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US performs its first penile transplant surgery

Palestinian surgeon Hafez Abu Khousa (R) looks at a screen as he

Washington: A team of surgeons at Massachusetts General Hospital (MGH) have performed the nation’s first genitourinary reconstructive (penile) transplant.

The 15-hour operation, which took place earlier this month, involved surgically grafting the complex microscopic vascular and neural structures of a donor organ onto the comparable structures of the recipient.

The patient, Thomas Manning, aged 64, continues to recover well, with blood flow established to the donor organ and no signs of bleeding, rejection or infection.

While the patient is still early in the post-surgical healing process, his physicians say they are cautiously optimistic he will regain function that he lost in 2012 when a diagnosis of penile cancer led him to undergo a curative partial penectomy – or amputation of the penis.

Called a genitourinary vascularized composite allograft (GUVCA) transplant, this month’s landmark procedure represents the culmination of more than 3½ years of research and collaboration across multiple departments and divisions within the MGH – including Plastic and Reconstructive Surgery, Urology, Psychiatry, Infectious Disease, Nursing, and Social Work – all of which are part of the MGH Transplant Center. Cetrulo and Ko together began researching the possibility of performing a GUVCA transplant in 2012, shortly after an MGH team led by Cetrulo completed its first hand transplant.

Working closely with the New England Organ Bank, both surgeons developed key strategic surgical approaches aimed at helping patients with devastating genitourinary injuries.

According to the surgeons, the three major goals of GUVCA transplants are to reconstruct external genitalia to a more natural appearance, re-establish urinary function, and potentially achieve sexual function.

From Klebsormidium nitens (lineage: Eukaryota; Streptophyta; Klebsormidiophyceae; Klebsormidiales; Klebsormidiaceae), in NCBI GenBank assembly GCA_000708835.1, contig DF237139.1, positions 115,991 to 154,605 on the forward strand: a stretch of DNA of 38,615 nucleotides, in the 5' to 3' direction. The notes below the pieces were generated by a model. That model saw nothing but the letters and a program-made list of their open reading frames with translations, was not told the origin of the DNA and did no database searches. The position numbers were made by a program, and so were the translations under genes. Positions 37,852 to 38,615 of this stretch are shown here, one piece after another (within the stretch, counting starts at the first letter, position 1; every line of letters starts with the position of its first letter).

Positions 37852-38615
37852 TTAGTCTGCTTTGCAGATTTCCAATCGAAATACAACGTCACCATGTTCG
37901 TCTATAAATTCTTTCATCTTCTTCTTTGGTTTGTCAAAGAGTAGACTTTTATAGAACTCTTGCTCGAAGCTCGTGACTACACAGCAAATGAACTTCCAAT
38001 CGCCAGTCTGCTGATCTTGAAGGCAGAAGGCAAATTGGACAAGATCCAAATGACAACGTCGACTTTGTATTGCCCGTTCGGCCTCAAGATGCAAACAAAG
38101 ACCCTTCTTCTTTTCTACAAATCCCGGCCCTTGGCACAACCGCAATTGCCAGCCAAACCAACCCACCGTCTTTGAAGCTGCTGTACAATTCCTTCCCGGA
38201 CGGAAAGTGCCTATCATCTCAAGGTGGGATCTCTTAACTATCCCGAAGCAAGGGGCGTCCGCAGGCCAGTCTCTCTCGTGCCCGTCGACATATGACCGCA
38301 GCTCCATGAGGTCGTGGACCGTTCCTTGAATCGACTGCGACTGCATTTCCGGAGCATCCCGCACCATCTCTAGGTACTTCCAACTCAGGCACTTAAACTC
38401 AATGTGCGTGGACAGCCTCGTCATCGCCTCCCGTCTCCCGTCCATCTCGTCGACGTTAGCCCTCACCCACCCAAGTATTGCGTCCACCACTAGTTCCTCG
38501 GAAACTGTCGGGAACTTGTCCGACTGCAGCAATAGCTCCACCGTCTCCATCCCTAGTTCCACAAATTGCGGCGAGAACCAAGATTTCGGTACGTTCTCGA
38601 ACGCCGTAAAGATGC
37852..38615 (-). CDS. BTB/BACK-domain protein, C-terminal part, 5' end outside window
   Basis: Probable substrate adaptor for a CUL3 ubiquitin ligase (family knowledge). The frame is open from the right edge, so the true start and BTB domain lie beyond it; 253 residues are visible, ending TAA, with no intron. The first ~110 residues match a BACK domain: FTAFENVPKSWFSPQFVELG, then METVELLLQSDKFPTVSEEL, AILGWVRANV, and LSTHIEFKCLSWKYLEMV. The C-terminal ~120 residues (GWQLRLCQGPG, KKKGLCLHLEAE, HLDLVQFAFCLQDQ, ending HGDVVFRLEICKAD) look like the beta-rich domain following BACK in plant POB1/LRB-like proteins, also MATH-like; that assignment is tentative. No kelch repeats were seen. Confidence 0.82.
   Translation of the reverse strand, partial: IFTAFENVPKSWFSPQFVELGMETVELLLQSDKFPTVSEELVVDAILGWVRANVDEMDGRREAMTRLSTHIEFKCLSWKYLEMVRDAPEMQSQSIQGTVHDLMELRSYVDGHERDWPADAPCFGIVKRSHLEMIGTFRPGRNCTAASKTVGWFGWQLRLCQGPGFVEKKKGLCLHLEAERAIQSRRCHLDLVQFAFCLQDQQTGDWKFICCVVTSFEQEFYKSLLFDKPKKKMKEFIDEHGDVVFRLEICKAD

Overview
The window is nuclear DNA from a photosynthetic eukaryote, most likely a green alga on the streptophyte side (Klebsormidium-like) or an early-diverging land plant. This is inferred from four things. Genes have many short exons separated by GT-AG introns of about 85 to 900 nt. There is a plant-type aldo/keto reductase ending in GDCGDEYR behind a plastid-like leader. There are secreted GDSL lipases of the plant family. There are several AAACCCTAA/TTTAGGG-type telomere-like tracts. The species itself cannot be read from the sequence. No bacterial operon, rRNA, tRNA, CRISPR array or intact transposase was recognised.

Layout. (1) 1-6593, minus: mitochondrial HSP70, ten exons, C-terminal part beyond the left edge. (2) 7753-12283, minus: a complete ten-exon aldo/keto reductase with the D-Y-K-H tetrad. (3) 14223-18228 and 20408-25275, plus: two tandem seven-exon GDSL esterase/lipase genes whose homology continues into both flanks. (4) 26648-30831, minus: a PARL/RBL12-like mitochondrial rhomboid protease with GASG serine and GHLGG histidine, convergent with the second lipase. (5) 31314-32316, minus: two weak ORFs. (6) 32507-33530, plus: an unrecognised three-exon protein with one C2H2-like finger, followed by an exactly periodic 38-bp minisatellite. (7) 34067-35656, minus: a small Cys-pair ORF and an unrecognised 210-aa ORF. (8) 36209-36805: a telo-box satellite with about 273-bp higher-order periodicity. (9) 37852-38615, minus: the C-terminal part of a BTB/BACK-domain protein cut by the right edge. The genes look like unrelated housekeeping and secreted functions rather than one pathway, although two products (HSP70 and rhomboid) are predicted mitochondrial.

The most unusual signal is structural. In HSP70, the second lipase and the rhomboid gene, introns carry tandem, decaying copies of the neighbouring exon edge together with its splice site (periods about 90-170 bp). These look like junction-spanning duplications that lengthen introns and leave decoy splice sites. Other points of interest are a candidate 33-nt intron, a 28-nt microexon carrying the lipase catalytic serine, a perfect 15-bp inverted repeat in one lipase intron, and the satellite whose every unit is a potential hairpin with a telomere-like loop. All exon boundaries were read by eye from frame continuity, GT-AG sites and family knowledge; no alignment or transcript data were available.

The loss of genitalia can be truly devastating to an individual’s identity and sense of manhood. While individuals who have lost their penises to disease or who have suffered genitourinary injuries in combat or through a traumatic event can live without an intact organ, the psychological aspects of such an injury can be overwhelming, the surgeons said. The ability to offer a more acceptable long-term solution has been the motivation driving this research.

In a statement, the patient expressed his desire to tell his story to help others who may benefit from this type of procedure. “Today I begin a new chapter filled with personal hope and hope for others who have suffered genital injuries, particularly for our service members who put their lives on the line and suffer serious damage as a result,” Manning wrote. “In sharing this success with all of you, it’s my hope we can usher in a bright future for this type of transplantation.”

Manning thanked his family and his medical team, and he extended his sympathies and gratitude to the generous family of the donor who gave him the chance for an improved quality of life. (ANI)

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